Blackened organic persimmons for 75 cents a pound vs. around $3 a pound?
Sign me up because I’m making persimmon butter. Bought these from Kaki at the Berkeley Farmers’ Market. They told me the alarming-looking sooty skin wouldn’t affect the fruit and they were right.
This and the galette I’m using it for are the last two recipes for the book. I really wanted both recipes in the book so I’m thankful that Chronicle let me go past deadline until the persimmons came into season. I wavered between using Hachiyas or Fuyus. Fuyus are more readily available and I figured they would behave like apples when turned into butter. Whereas the Hachiyas are lovely to bake into puddings and cakes as long as they are gooey ripe, they can be very tannic when cooked on the stove. I’ve heard that if you freeze them first, that takes care of the problem.
I was also going for an interesting flavor profile so I settled on cinnamon, cardamom, rum, vanilla beans, and lime. Wow. It’s really good. Visions of holiday gifts are now dancing in my head.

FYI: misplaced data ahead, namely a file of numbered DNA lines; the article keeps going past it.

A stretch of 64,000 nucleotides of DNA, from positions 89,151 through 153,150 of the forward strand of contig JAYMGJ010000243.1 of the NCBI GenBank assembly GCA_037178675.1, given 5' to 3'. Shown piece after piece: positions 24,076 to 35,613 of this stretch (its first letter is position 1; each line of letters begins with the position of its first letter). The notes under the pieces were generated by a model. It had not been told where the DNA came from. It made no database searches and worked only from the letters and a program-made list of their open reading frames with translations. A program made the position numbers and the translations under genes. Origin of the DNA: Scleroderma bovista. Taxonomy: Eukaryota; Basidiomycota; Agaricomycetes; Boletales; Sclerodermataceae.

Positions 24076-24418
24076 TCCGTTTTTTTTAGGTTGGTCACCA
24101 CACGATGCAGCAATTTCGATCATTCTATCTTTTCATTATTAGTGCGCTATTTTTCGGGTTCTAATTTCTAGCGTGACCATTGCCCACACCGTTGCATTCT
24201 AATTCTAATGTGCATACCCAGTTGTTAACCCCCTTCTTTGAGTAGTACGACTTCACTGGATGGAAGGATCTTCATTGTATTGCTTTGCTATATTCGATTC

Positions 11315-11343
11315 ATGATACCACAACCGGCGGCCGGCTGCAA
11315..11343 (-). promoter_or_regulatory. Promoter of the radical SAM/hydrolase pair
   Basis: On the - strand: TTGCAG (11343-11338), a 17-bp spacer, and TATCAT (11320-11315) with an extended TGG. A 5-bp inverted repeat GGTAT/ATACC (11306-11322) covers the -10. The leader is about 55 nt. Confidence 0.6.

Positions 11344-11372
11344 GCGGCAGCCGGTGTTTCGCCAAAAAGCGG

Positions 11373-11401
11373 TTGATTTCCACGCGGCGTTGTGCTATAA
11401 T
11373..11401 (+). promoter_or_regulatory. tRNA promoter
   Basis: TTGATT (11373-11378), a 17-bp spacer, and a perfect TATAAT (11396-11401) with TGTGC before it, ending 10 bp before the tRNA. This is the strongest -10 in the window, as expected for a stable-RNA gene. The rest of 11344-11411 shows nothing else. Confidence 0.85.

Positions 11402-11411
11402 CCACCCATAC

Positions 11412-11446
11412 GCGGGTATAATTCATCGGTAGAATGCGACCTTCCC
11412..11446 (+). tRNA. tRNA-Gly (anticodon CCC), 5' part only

Here’s the method:
Peel and cut the fruit into chunks and put it in the food processor. I used about 2 1/2 pounds of persimmons.
Process until smooth and then put it through a potato ricer or food mill if you have one. If you don’t, it won’t make that much difference.
Put the pulp in a heavy enameled cast iron pot and add 2/3 cup sugar, 2 tablespoons maple syrup, a whole cinnamon stick, a whole vanilla bean, split and scraped, and the crushed seeds from one cardamom pod. Cook it down over low heat for at least an hour until it darkens and thickens, stirring occasionally and watching carefully so it doesn’t stick and burn.
Add two tablespoons of white rum and continue to cook for 10 minutes. Add the zest of one lime grated on a microplane. Stir and taste. Cool and refrigerate. I used about 2 1/2 pounds of persimmons and it yielded about 2 cups of persimmon butter.
For the galette, I used about 3/4 of a cup of persimmon butter. I simply spread it on thinly leaving a border and then laid the apples out on top. The dough for the galette was my usual dough from this recipe but instead of all butter, I used 4 tablespoons leaf lard bought from Prather and 3 tablespoons butter. That turned out to be a very good decision. I brushed the apples and crust with a little butter halfway through baking.
This was served in the Headlands kitchen to Eduardo, his baking assistant Megan, and a few people who wandered in. It was a hit.
The rest of the butter is being eaten on toast. Yesterday, I spread a little on a piece of whole wheat toast and added thin slices of gruyere. What a sublime afternoon snack!